TMB has emerged as a predictive biomarker of response to immune checkpoint inhibitors. CheckMate 227 demonstrated that patients with non-small cell lung cancer (NSCLC) with TMB ≥10 mutations/megabase derived enhanced benefit from first-line treatment with nivolumab + ipilimumab vs chemotherapy (Hellmann et al. NEJM 2018). Standardized approaches for the measurement and reporting of TMB are essential for the real-world implementation of TMB. This study aimed to refine a bioinformatic pipeline for mutation calling and annotation of whole exome sequencing (WES) data for TMB assessment.
In CheckMate 026, TMB was assessed by WES on formalin-fixed, paraffin-embedded tumor samples and matched blood from 312 patients with NSCLC (Carbone et al. NEJM 2017). Data from each sample were aligned to a reference human genome and somatic mutations were called by comparing matched tumor and blood samples using the TNsnv and Strelka algorithms. The somatic mutations were additionally filtered for germline variants in public databases. TMB scores were compared with data from 710 NSCLC samples in The Cancer Genome Atlas (TCGA) dataset. We examined the concordance of TMB estimates using several mutation filtering schemes, with and without matched germline controls.
TMB scores including synonymous, indel, frameshift, and nonsense mutations (all mutations) were ∼3-fold higher than matched data filtered for missense mutations only, but values were highly correlated (Spearman’s r = 0.99). Scores including missense mutations only were similar to those generated from TCGA, but those including all mutations were on average higher. Using public databases for germline subtraction showed a trend for race-dependent increases in TMB scores.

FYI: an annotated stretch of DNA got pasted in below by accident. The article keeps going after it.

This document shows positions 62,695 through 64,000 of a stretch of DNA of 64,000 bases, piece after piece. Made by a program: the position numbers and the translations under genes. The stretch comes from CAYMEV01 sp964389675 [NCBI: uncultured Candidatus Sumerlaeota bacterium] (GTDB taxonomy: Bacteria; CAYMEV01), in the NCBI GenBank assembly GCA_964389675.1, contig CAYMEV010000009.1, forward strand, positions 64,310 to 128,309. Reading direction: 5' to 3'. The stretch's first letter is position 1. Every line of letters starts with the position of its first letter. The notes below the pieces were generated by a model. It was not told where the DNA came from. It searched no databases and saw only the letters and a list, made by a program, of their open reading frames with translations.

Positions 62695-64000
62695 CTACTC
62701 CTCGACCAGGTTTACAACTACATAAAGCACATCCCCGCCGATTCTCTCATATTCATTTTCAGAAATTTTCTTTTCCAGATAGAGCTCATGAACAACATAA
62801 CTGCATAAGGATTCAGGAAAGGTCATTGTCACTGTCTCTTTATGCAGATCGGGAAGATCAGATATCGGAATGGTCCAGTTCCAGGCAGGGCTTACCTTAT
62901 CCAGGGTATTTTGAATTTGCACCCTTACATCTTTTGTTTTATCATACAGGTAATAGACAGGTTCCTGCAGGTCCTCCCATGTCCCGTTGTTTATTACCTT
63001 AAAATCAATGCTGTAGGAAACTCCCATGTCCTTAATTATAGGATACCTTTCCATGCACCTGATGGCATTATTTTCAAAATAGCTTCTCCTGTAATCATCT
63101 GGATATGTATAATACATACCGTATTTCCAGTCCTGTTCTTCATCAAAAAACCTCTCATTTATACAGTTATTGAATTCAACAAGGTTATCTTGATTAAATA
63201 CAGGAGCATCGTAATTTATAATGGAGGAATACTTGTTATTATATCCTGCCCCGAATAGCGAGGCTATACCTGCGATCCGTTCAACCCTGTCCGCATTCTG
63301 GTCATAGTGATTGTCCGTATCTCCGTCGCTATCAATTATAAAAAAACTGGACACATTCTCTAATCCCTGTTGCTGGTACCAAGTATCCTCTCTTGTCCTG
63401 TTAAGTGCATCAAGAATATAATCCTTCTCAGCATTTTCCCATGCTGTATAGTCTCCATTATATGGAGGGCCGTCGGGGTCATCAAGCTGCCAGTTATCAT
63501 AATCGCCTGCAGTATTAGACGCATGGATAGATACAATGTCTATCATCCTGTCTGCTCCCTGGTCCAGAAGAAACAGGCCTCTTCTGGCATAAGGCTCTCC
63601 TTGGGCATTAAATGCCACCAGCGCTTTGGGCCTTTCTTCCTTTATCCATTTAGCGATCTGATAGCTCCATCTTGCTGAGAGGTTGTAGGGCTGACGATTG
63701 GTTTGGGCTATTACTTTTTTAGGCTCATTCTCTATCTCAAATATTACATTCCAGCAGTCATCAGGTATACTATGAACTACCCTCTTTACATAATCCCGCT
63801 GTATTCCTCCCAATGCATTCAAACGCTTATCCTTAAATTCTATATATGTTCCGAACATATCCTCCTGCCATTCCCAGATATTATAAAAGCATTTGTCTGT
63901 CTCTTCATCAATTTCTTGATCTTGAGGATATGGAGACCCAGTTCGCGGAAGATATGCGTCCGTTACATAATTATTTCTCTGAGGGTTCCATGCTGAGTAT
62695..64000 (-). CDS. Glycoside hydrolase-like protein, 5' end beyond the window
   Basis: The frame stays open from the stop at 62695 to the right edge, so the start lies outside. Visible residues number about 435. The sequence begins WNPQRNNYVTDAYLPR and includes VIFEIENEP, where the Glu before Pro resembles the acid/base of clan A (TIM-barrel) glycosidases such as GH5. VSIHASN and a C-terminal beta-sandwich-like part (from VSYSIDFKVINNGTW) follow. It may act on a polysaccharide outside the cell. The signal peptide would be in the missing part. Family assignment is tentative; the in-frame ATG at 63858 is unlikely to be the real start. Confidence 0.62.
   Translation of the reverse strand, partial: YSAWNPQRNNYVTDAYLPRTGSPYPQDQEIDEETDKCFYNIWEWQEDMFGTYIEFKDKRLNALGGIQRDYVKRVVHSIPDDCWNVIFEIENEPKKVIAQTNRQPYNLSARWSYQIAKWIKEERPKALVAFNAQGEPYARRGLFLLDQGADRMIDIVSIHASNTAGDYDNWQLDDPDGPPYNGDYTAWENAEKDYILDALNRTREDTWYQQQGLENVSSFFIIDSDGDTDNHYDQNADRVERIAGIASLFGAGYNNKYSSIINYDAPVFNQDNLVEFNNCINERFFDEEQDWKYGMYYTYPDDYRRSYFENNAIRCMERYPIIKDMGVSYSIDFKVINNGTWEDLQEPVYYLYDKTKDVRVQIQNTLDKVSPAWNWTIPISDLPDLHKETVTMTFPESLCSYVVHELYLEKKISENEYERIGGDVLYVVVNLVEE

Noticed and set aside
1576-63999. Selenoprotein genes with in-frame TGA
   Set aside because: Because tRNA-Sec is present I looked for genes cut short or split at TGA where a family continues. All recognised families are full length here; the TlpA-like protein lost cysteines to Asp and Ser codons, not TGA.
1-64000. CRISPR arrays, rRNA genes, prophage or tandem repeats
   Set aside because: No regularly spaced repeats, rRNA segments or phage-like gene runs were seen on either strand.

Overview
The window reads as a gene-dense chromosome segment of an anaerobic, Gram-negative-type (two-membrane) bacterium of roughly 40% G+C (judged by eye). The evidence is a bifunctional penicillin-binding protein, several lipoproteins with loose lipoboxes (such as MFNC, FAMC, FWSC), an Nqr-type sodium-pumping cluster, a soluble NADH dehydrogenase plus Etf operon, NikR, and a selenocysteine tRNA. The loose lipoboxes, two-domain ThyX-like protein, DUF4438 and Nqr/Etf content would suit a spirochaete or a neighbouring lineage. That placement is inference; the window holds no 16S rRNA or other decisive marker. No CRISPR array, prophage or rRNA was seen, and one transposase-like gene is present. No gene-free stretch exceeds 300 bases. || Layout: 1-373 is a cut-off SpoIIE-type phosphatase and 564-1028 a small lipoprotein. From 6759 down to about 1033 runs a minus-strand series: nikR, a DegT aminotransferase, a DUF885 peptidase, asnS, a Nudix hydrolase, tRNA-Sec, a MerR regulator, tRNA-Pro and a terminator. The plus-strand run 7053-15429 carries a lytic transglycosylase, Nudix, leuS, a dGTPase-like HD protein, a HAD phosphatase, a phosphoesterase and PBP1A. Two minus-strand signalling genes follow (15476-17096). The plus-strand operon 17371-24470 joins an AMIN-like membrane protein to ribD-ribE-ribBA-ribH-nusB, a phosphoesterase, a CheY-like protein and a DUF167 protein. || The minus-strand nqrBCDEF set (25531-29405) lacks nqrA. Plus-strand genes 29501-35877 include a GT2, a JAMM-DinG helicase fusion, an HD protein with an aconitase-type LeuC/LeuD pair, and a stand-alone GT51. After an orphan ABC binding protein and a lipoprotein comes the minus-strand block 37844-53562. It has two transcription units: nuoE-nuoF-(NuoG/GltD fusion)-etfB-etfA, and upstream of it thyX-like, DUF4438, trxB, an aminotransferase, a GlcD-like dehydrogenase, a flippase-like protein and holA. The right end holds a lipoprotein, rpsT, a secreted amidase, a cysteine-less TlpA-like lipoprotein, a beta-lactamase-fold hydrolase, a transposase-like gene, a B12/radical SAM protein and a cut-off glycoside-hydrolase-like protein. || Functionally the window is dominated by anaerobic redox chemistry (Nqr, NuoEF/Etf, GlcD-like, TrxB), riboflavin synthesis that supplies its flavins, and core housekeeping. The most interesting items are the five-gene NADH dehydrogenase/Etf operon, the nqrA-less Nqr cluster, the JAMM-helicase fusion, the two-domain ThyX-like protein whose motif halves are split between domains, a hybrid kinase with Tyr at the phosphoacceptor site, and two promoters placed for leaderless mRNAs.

Standardization of bioinformatic analyses is critical to the clinical implementation of TMB assessment. TMB assessment is sensitive to variations in bioinformatic parameters (eg, which type of mutation to include), which may affect the identification of patients likely to respond to immunotherapy. These results show that data from different pipelines are highly correlated, suggesting that reliable assessment of TMB across different centers and platforms is achievable.
Clinical trial identification
Legal entity responsible for the study
Medical writing assistance was provided by Stuart Rulten, PhD, of Spark Medica Inc. (US), funded by Bristol-Myers Squibb.
H. Chang, S. Srinivasan, A. Sasson, R. Golhar, D. Greenawalt, J.D. Szustakowski: Employment and stock ownership: Bristol-Myers Squibb. S. Kirov: Stock ownership and compensation: Bristol-Myers Squibb.